Turkey’s ambiguous stance towards Iran is symptomatic of the difficulties that Turkey faces in trying to combine its growing regional ties with its traditional orientation towards the West. As a long-standing NATO member and a country negotiating for EU membership, Turkey is expected to align itself with the US and Europe – or at least not do anything that undermines the West’s political objectives in the Middle East. As a regional power, Turkey will want to act independently and avoid antagonising its neighbours. It is not clear how long Ankara will be able to avoid tough choices.

Katinka Barysch is deputy director of the Centre for European Reform.

Tuesday, October 20, 2009

President Lamy?

by Hugo Brady

EU leaders are racking their brains to come up with candidates for the future presidency of the European Council. The job, to be created by the nearly-ratified Lisbon treaty, will replace a system whereby the EU is 'led' by a different national leader every six months. Instead, the Union will have a full-time consensus builder who will also represent the EU to foreign heads of state, for a maximum five-year term. The man or woman who gets the job is banned from holding national office, but the assumption is that potential incumbents need to have served as a president or prime minister in a past life.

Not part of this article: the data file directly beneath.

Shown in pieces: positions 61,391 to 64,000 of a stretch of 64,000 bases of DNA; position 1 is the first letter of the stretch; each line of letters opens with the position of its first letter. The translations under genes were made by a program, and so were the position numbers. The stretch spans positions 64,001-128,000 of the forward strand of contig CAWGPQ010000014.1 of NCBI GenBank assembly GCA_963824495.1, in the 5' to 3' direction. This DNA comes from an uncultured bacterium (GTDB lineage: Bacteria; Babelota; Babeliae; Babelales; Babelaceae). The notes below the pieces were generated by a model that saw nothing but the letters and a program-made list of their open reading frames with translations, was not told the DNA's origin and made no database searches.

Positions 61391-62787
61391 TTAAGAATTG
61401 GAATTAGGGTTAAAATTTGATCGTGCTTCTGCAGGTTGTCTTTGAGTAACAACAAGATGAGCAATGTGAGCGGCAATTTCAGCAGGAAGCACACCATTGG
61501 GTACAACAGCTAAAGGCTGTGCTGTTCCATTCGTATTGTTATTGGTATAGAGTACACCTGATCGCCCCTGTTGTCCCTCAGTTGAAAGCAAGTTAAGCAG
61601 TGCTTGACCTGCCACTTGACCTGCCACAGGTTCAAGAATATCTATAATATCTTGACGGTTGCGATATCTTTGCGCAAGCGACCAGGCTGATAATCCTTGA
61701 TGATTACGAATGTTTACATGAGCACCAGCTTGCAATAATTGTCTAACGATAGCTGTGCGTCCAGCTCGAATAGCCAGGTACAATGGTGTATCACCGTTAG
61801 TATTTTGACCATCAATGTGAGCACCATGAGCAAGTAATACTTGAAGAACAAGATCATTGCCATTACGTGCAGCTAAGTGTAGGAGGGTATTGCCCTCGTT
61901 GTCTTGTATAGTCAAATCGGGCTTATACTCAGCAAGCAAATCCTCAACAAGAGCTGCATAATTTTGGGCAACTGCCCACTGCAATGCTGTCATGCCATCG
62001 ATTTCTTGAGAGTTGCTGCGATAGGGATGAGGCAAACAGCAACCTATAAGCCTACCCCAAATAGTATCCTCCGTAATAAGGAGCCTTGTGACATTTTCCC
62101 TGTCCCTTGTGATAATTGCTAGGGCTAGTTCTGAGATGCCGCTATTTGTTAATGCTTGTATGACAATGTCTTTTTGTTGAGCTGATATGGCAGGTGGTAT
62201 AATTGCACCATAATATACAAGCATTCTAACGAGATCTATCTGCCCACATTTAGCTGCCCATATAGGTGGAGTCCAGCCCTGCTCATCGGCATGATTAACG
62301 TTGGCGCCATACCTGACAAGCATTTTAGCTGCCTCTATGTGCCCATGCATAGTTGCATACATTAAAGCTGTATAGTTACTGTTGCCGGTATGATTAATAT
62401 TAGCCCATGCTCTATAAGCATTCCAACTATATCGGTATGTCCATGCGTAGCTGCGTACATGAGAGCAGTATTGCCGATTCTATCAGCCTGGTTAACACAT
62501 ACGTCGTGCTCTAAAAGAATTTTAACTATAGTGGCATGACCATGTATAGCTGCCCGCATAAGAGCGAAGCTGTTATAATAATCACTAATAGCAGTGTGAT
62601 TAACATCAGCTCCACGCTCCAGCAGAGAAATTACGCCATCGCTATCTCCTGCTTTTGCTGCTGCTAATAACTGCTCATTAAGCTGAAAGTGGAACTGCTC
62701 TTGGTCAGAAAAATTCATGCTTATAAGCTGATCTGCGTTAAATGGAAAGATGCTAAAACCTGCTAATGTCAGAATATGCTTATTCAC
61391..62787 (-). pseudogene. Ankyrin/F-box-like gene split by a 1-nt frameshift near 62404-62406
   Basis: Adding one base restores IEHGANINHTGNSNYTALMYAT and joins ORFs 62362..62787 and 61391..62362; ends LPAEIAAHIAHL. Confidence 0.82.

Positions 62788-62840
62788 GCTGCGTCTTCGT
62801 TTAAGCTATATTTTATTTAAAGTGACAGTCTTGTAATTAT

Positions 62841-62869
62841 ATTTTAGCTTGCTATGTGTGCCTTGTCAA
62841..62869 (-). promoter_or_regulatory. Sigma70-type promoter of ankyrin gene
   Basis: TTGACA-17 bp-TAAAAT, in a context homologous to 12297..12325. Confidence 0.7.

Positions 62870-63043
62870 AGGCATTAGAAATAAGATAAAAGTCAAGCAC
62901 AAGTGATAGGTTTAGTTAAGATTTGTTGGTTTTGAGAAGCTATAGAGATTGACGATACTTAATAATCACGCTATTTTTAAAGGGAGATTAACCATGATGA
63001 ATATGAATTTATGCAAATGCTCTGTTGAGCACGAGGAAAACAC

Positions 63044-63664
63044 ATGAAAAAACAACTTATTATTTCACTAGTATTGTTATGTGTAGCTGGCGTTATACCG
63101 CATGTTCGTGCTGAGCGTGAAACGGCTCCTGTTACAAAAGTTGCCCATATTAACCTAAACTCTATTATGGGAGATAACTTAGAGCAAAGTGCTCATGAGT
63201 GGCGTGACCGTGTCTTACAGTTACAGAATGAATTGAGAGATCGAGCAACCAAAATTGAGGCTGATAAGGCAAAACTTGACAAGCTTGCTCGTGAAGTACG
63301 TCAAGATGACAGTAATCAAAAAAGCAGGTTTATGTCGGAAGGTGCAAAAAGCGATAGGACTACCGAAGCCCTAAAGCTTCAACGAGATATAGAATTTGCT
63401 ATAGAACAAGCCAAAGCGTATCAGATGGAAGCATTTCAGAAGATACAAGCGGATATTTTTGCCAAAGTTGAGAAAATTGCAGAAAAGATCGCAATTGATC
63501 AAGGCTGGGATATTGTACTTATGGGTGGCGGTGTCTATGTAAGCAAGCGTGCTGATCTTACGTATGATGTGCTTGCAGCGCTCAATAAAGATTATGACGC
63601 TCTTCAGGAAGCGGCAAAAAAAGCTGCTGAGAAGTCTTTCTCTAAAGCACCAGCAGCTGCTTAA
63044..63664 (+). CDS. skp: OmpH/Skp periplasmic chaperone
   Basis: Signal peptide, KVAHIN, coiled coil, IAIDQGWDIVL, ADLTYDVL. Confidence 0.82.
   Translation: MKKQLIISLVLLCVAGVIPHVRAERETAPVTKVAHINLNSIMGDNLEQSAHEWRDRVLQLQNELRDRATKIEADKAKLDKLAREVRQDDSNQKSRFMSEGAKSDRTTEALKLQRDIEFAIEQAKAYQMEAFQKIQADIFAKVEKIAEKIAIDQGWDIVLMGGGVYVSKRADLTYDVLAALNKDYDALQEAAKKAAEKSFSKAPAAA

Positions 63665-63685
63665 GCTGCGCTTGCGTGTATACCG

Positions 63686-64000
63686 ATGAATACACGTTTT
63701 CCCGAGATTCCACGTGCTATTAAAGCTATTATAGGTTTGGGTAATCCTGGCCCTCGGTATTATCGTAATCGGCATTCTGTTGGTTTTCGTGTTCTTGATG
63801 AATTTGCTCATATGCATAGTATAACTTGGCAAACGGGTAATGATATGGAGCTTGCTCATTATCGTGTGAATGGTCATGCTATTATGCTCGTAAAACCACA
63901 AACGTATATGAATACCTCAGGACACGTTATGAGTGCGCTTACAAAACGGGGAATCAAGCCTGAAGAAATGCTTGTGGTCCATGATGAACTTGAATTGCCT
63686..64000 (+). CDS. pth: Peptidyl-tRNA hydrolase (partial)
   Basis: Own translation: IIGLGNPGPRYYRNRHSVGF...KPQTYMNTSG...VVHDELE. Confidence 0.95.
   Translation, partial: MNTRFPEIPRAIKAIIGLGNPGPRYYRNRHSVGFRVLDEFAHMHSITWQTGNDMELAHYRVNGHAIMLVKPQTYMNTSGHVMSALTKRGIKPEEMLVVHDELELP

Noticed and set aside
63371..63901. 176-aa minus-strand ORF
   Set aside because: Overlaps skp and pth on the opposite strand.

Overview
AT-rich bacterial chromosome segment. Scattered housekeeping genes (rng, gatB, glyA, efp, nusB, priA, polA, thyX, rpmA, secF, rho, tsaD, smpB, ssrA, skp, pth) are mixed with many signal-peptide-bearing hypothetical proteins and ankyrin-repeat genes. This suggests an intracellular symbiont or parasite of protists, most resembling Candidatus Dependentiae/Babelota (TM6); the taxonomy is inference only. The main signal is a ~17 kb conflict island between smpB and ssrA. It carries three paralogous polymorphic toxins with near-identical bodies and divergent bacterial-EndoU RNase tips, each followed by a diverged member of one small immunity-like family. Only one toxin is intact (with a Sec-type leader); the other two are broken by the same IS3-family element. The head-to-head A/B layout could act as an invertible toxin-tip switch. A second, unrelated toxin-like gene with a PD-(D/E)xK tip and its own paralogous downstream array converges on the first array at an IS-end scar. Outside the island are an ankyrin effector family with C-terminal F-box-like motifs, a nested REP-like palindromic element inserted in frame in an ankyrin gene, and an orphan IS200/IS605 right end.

Strangely, suitable candidates are proving elusive, even though the post has the potential to be both prestigious and influential. Of those names that have been touted so far, some – like the former British prime minister, Tony Blair – are divisive figures that would inevitably bring much political baggage to the office. Others – like Jan Peter Balkenende, the current Dutch prime minister – are agreeable to most, but uninspiring. They lack the profile and international standing that is needed if the post is to be more than merely ceremonial.

In early 2008, I tried to imagine the qualities the successful candidate for European Council president should have, in a mock job advert published in CER's bi-monthly bulletin: